Connacht Tribune – Galway City Tribune:

Galway is becoming fast-growing tech hub – Connacht Tribune – Galway City Tribune:

A new analysis of Ireland’s talent pool has found that Galway’s technology workforce continues to go from strength to strength – as employees continue to develop more skills in emerging technologies like artificial intelligence, cloud computing, cybersecurity, data analytics, data ethics and sustainability.

Accenture’s Ireland Talent Tracker analyzes the latest trends in the Irish technology market and their findings confirmed Galway as one of Ireland’s fastest growing technology hubs, with over 5,000 employees possessing in-demand skills sought by employers in Ireland.

Cloud computing, data analytics and cybersecurity were identified by the report as particularly sought-after skills from Galway-based employees. The research revealed that sustainability skills were the most in-demand by employers, accounting for 175 of 570 available technology roles.

In Galway’s Metropolitan Area, sustainability skills appeared on 31% of all technology jobs advertised on the platform, followed by data analytics (15%) and cybersecurity (12%). Other emerging technology skills like robotics, extended reality and data ethics and responsibility currently feature in 7% of job postings combined for the Galway region.

In their previous report published in March, Accenture identified eight main technology hubs across Ireland – Dublin, Cork, Galway, Kildare, Limerick, Waterford, Westmeath and Sligo.

The latest report finds there has been a change in several trends across these technology hubs over the last six months:

Remote working technology jobs have doubled in advertisements, from 12% in March 2022 to 25% in August 2022.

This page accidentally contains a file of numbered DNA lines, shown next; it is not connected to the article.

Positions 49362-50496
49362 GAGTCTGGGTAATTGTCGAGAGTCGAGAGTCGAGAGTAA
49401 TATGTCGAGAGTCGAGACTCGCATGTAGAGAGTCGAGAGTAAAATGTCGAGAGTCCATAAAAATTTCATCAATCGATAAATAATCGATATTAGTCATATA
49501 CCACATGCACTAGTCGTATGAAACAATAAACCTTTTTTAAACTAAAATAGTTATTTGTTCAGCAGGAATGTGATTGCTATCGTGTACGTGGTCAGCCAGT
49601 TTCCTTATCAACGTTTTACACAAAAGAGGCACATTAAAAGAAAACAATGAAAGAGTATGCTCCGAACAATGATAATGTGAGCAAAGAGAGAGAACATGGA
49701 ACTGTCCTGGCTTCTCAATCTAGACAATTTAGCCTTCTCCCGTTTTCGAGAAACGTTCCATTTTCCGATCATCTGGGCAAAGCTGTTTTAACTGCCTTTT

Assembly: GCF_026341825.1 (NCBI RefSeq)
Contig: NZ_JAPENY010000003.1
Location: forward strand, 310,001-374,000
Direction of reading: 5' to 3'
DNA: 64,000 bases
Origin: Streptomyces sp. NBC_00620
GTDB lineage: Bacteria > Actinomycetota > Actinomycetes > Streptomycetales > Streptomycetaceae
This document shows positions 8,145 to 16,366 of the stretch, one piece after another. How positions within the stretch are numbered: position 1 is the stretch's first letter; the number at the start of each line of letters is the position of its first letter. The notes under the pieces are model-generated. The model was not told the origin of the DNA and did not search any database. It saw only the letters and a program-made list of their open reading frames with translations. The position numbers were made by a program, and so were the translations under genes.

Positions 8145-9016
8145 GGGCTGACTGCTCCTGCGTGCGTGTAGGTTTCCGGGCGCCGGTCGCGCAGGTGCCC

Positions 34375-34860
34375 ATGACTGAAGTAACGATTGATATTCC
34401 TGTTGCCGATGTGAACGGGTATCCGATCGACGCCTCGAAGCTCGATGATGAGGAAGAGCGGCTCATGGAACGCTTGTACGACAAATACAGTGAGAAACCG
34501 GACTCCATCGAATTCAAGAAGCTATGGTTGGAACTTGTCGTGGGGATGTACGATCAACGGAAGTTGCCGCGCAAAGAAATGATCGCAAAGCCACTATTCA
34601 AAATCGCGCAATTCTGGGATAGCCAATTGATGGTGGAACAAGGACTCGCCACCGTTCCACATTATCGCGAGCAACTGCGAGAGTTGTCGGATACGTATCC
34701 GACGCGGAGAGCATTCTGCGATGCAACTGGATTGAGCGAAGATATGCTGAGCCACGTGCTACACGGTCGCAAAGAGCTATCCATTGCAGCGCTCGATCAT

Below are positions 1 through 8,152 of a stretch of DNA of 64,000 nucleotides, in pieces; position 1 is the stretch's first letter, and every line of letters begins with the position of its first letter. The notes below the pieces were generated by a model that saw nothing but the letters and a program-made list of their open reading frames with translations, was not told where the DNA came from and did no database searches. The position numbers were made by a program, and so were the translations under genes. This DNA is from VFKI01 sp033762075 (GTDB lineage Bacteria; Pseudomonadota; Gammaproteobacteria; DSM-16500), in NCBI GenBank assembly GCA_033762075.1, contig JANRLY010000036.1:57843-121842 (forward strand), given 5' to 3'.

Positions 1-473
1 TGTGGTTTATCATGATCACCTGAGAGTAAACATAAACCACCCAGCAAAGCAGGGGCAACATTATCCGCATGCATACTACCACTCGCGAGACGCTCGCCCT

72% of the jobs advertised by businesses across Ireland are currently available in the eight major hubs being studied: Dublin, Cork, Galway, Kildare, Limerick, Waterford, Westmeath and Sligo – This represents a 24% decline from March. In March, this figure stood at 96%, demonstrating the lessening impact of the pandemic on office and general remote working roles.

The pool of those with technology skills including cloud computing, analytics and has increased by almost 30 percent (29%) in the six months from March across the eight major hubs. This indicates that Irish people are recognizing the importance of upskilling in key skill areas.

The number of technology jobs advertised has decreased by 27% across the eight major hubs being studied, however, there has been a significant increase (104%) in remote jobs across Ireland.

“The second iteration of Accenture’s Ireland Talent Tracker points to some interesting emerging trends,” said Antony Keane, Strategy and Consulting lead, Accenture in Ireland.

“The drop in available roles listed could mean that businesses are dialing back on large-scale innovation projects. The second half of this year is becoming one of uncertainty for the market given inflation and the rising cost of living and energy prices, and businesses’ practices seem to have reflected that. However, we would expect that number to bounce back next year as companies look set to innovate and grow through new technology initiatives.”

“There is a tremendous opportunity right now for businesses that have been proactive against the backdrop of uncertainty. Those who have sought new opportunities and embraced innovation are set to benefit in the long term,” he concluded.

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